From The Seattle Times:
Insuring children was considered the easiest part of the health-overhaul challenge because they are cheaper to cover and support for doing so is high.
But the debate bogged down on two key questions also at the heart of broader changes to cover the 47 million uninsured: costs and the role of government in helping middle-class families, not just the poor.
President Bush earlier this month vetoed a measure expanding a program that provides health insurance for children of the working poor. As expected, Thursday’s attempt to override his veto failed.
In the 273-156 vote, those seeking an override fell 13 votes short of the two-thirds majority needed. Despite a two-week campaign to pressure Republicans to switch, only 44 voted to override. In the Washington delegation, only Republican Doc Hastings voted to uphold the veto.
The Senate passed the measure by a veto-proof majority Sept. 27.
The impasse has repercussions for states that administer the State Children’s Health Insurance Program, or SCHIP, as the federal-state partnership is called. It was designed to cover children whose parents earned too much to qualify for Medicaid but too little to afford private insurance.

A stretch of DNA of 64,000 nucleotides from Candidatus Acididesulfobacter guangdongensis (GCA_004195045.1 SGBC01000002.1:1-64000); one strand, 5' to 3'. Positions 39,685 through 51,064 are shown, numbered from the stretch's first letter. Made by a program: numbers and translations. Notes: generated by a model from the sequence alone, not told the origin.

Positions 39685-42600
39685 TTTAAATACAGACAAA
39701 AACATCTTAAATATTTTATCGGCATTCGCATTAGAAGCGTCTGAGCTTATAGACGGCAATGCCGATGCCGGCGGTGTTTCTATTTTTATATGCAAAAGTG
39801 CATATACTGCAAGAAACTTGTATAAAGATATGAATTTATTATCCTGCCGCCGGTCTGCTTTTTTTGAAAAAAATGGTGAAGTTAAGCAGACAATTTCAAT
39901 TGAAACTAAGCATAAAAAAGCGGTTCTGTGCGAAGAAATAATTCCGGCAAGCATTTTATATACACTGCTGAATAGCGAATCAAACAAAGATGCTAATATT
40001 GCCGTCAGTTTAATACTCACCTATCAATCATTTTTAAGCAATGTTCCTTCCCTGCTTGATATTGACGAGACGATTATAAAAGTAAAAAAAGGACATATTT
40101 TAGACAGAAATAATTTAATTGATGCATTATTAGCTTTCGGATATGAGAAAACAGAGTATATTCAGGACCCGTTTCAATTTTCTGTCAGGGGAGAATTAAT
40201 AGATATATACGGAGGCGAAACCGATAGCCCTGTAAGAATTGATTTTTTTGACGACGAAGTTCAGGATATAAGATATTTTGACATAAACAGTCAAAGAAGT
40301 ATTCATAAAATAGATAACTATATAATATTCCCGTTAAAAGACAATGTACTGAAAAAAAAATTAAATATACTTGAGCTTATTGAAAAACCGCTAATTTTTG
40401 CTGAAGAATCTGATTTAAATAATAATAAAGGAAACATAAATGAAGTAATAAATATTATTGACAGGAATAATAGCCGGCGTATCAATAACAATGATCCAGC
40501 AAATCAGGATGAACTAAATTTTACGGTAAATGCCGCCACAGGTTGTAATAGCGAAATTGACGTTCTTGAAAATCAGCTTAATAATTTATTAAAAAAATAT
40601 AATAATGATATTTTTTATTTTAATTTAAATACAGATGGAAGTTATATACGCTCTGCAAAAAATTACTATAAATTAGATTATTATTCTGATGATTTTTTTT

The congressional bill, a compromise between Democrats and leading Senate Republicans, called for spending $60 billion over five years to cover about 10 million children. The legislation would have allowed states to extend coverage to uninsured children in middle-class families making up to about $62,000 for a family of four — three times the federal poverty level — but it discouraged expansions above that income range.
For comparison, Bush has proposed spending $30 billion over five years.
“As it is clear that this legislation lacks sufficient support to become law, now is the time for Congress to stop playing politics and to join the president in finding common ground to reauthorize this vital program,” White House press secretary Dana Perino said in a statement after the vote.
Hmmmm. It lacks sufficient support,
Two out of three Americans opposed Bush’s decision to veto expanded funding for Schip, according to a survey by the Harvard School of Public Health, the Henry J. Kaiser Family Foundation and National Public Radio.
The poll, released yesterday, found that 35 percent of those surveyed would be less likely to back a member of Congress who voted against the Schip measure.